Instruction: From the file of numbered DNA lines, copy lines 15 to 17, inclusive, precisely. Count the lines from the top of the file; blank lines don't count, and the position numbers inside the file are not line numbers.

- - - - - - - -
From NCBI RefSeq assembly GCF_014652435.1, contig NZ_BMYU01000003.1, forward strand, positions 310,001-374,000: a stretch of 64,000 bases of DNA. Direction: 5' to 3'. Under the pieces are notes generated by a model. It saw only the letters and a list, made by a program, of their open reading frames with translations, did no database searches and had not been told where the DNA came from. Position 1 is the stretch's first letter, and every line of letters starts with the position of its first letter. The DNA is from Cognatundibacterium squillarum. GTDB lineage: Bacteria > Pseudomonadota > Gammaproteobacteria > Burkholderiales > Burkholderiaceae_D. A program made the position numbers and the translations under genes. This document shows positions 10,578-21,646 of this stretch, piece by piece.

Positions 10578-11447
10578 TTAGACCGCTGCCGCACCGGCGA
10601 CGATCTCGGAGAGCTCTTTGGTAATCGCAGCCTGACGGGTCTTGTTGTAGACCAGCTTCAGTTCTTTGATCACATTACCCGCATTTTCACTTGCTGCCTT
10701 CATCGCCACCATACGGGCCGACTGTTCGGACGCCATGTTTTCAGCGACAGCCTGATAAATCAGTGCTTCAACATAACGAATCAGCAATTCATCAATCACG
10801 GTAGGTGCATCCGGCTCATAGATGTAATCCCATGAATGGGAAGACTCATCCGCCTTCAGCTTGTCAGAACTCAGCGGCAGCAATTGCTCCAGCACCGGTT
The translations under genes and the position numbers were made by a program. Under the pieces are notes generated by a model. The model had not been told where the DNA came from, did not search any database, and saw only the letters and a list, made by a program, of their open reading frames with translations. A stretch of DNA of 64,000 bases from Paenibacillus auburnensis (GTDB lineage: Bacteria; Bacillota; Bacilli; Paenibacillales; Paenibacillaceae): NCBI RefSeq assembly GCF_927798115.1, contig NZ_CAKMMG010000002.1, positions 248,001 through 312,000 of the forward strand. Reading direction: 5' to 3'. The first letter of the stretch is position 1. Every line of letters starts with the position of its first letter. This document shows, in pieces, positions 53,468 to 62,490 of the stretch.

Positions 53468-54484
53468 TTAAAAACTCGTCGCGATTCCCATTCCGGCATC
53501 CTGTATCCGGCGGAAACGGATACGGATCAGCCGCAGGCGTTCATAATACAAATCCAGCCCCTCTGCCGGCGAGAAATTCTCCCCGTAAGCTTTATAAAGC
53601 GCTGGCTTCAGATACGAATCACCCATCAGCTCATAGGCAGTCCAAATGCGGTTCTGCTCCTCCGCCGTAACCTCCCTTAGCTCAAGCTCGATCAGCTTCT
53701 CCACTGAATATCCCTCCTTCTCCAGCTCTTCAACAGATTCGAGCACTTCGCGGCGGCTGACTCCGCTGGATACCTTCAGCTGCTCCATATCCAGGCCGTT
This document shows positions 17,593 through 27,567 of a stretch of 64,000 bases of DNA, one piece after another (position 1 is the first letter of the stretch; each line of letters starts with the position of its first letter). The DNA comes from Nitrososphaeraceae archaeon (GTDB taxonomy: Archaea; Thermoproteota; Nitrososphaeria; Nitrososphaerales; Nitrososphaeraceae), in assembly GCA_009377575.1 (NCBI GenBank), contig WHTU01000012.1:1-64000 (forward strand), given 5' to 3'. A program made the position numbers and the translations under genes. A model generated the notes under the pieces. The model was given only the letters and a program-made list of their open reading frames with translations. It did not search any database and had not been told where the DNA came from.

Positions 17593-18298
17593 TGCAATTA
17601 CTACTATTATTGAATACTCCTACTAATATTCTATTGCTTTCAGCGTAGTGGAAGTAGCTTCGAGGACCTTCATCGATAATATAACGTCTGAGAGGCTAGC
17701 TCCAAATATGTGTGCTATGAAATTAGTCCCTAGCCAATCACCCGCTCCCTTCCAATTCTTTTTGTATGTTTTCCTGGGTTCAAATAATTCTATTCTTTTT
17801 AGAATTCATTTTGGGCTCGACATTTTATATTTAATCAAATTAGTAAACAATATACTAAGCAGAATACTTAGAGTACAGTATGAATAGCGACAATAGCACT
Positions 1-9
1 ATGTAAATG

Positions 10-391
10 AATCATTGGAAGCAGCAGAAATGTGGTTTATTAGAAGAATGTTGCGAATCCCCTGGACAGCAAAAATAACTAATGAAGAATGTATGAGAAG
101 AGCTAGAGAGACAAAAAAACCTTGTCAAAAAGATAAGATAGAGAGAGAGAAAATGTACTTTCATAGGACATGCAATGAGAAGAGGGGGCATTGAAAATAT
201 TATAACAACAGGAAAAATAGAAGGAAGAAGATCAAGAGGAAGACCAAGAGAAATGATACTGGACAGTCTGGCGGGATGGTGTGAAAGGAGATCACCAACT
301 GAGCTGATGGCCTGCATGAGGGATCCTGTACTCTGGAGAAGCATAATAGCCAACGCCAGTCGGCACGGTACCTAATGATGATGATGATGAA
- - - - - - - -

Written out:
17593 TGCAATTA
17601 CTACTATTATTGAATACTCCTACTAATATTCTATTGCTTTCAGCGTAGTGGAAGTAGCTTCGAGGACCTTCATCGATAATATAACGTCTGAGAGGCTAGC
17701 TCCAAATATGTGTGCTATGAAATTAGTCCCTAGCCAATCACCCGCTCCCTTCCAATTCTTTTTGTATGTTTTCCTGGGTTCAAATAATTCTATTCTTTTT